Vaccinations you need as an adult

Jan 3, 2016 at 5:00 p.m. ET
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Vaccinations are a big part of an infant's early years but it's important not to forget about them in later life. The vaccinations you need as an adult depend on your age, whether you fall into certain risk groups and which parts of the world you intend to visit.

More: 5 Immunisations you might not know you need as an adult


First-time students between the ages of 19 and 25 should get the Men ACWY vaccine, given by a single injection into the upper arm, to protect against four different causes of meningitis and septicaemia: meningococcal (Men) A, C, W and Y.

The elderly

Those aged 65 and over are advised to get the pneumococcal (PPV) vaccine as well as the flu vaccine every year. The shingles vaccine is available to 70-year-olds and to 78- and 79-year-olds as a catch-up.

Special groups

People who fall into certain risk groups, such as pregnant women, adults with long-term health issues and healthcare workers, are advised to have certain vaccines that are not routinely available to everyone on the NHS. These include the hepatitis B vaccine, TB vaccine and chickenpox vaccine.

More: Parents share why they don't vaccinate

Vaccinations for travelling abroad

Most healthy adults who don't fall into any special risk groups will only require vaccinations when they are travelling abroad, to protect against serious infections found in other countries.

According to the NHS, you're unlikely to need any vaccinations if you're only travelling to countries in northern and central Europe, North America or Australia. However if you're travelling to countries in other parts of the world you may need protection against disease.

Some vaccinations are available free on the NHS because they protect against diseases thought to represent the greatest risk to public health if they were brought into the country. Vaccinations that fall into this category are diphtheria, polio and tetanus (combined booster); typhoid; hepatitis A — including when combined with typhoid or hepatitis B — and cholera.

Other vaccines have to be paid for even if they're recommended for travel to a certain area. These include hepatitis B when not combined with hepatitis A; Japanese encephalitis and tick-borne encephalitis; meningitis C and other meningitis vaccines; rabies; tuberculosis (TB) and yellow fever.

The easiest way to find out exactly what vaccinations you should have before travelling to a particular country is to visit the NHS website fitfortravel. Countries are listed alphabetically and clicking on your chosen destination will reveal detailed information about what vaccinations are advised, what vaccinations may also be considered and whether a yellow fever vaccination certificate is required for that particular country.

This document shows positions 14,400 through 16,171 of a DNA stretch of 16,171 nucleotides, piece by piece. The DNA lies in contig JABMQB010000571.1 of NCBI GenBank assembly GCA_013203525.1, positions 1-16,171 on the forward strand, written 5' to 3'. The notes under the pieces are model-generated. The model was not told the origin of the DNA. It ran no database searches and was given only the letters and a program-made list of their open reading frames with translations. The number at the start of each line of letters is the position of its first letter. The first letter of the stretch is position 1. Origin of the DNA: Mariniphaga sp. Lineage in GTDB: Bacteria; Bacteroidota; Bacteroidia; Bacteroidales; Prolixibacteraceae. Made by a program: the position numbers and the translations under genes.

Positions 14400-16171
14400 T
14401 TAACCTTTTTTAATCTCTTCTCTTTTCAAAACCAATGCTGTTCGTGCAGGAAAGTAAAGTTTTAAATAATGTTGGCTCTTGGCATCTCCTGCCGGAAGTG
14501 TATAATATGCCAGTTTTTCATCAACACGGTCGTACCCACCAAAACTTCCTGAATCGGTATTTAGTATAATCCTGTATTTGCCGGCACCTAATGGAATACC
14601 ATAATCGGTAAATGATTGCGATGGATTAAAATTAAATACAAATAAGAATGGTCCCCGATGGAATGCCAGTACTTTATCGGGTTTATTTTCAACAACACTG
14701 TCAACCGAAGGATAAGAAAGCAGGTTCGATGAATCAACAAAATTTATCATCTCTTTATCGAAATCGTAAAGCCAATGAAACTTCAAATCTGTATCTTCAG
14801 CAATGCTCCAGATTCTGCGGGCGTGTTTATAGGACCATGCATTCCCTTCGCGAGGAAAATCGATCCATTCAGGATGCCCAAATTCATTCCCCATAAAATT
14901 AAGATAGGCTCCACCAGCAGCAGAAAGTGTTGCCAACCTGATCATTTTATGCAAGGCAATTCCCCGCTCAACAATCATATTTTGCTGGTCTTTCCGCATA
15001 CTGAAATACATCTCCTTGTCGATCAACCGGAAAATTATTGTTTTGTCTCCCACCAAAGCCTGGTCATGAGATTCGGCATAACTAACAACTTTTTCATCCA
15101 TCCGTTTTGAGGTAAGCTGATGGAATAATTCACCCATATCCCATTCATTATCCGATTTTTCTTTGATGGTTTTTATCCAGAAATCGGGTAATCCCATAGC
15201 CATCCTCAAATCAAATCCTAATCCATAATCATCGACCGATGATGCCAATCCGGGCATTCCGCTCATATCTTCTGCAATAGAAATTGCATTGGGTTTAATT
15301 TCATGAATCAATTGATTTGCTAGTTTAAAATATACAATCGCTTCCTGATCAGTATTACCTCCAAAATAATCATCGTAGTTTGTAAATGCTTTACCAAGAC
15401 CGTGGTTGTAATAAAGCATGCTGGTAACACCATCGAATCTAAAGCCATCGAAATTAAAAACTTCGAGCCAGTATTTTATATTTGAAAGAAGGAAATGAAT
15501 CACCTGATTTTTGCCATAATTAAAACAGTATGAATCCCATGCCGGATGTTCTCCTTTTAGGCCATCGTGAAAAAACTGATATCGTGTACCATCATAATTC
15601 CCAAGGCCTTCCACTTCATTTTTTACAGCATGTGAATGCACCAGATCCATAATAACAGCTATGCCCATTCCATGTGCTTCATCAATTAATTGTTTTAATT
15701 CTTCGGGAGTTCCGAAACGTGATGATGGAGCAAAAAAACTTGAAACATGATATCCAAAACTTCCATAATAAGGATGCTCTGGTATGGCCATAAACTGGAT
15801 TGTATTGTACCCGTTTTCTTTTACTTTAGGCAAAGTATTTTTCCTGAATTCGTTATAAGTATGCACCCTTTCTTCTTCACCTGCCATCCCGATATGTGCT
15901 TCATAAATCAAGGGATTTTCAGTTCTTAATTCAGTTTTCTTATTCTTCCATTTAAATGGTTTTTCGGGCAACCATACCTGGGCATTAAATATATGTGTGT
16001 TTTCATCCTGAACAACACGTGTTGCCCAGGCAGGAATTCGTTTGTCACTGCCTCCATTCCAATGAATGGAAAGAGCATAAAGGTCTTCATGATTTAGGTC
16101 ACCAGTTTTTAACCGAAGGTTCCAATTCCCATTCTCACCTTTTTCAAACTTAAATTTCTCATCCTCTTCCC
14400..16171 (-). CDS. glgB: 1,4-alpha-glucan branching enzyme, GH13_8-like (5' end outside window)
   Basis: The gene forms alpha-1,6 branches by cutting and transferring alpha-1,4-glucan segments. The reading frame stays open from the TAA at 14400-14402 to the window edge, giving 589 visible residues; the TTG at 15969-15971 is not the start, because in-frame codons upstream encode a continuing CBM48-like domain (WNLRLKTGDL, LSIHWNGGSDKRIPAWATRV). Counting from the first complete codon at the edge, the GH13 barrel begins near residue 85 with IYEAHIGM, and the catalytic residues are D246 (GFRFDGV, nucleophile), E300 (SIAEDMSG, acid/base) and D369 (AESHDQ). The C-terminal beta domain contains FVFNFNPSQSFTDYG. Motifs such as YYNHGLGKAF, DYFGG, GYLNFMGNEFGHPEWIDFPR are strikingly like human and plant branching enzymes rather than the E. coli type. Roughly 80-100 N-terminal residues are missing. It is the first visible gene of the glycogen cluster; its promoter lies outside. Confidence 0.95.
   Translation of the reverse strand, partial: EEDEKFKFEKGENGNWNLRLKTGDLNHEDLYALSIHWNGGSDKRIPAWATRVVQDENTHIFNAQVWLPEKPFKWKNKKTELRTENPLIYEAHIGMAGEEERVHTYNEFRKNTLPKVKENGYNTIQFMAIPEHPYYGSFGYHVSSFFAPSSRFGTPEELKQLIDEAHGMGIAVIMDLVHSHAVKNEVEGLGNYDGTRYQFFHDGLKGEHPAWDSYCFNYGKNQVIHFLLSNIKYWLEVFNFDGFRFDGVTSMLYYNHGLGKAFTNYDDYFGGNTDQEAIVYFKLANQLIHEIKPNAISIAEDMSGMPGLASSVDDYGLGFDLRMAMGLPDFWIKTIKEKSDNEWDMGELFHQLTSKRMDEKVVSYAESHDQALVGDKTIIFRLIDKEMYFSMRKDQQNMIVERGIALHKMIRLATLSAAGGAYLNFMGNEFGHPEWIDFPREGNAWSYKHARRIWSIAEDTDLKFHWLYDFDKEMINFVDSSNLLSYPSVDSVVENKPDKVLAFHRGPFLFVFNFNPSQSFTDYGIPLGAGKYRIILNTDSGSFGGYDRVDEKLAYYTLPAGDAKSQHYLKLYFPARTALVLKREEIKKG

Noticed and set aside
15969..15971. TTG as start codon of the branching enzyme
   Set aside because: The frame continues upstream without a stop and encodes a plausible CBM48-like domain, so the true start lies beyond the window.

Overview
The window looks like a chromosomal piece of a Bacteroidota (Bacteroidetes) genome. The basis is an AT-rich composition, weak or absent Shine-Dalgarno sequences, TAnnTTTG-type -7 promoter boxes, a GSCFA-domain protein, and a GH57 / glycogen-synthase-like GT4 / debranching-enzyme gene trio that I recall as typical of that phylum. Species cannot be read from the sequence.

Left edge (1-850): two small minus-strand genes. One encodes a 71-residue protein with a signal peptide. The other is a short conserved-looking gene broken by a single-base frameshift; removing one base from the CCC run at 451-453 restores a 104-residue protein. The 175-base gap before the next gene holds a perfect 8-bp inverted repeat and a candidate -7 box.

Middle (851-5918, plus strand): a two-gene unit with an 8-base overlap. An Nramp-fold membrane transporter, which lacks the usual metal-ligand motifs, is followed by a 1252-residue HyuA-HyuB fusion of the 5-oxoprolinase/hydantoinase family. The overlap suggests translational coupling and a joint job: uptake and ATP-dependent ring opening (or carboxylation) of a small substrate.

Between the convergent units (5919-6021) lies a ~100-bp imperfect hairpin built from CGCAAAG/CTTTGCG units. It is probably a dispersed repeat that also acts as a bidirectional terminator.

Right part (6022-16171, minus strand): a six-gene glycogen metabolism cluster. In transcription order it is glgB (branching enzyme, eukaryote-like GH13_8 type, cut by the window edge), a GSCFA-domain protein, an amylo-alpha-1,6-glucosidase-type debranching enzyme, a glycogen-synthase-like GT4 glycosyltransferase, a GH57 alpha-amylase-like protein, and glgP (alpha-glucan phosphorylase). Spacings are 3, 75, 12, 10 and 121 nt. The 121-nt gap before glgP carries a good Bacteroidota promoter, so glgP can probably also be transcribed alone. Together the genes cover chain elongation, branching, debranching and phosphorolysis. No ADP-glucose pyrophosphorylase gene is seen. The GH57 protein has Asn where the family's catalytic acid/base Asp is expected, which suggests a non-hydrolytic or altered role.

As well as the advised vaccinations you may consider additional ones if you are travelling at certain times of the year (for example, some diseases are more common during the rainy season); if you are staying in a rural area, which puts you more at risk of disease than an urban area; or if you're working in a location that may bring you into closer contact with more diseases, such as in a refugee camp, in a medical setting or with animals.

Points to consider before getting vaccinations for travel:

  • Visit your GP at least eight weeks before your travel date. Some vaccinations need to be given several weeks in advance to let your body develop immunity. Some also involve more than one dose, spread over several weeks.
  • Some countries require you to have an International Certificate of Vaccination or Prophylaxis (ICVP) before you enter. For example, Saudi Arabia requires proof of vaccination against certain types of meningitis for visitors arriving for the Hajj and Umrah pilgrimages. If you're travelling to a tropical country in Africa or South America, you may not be granted entry from an area where there is yellow fever unless you have proof you've been vaccinated against it.
  • The cost of vaccinations at private clinics will vary but tends to be around £50 for each dose of a vaccine.
  • Speak to your GP before having any vaccinations if you're pregnant, you think you might be pregnant or you're breastfeeding.

More: Parents put spotlight on anti-vaxxers following 4-week-old's whooping cough death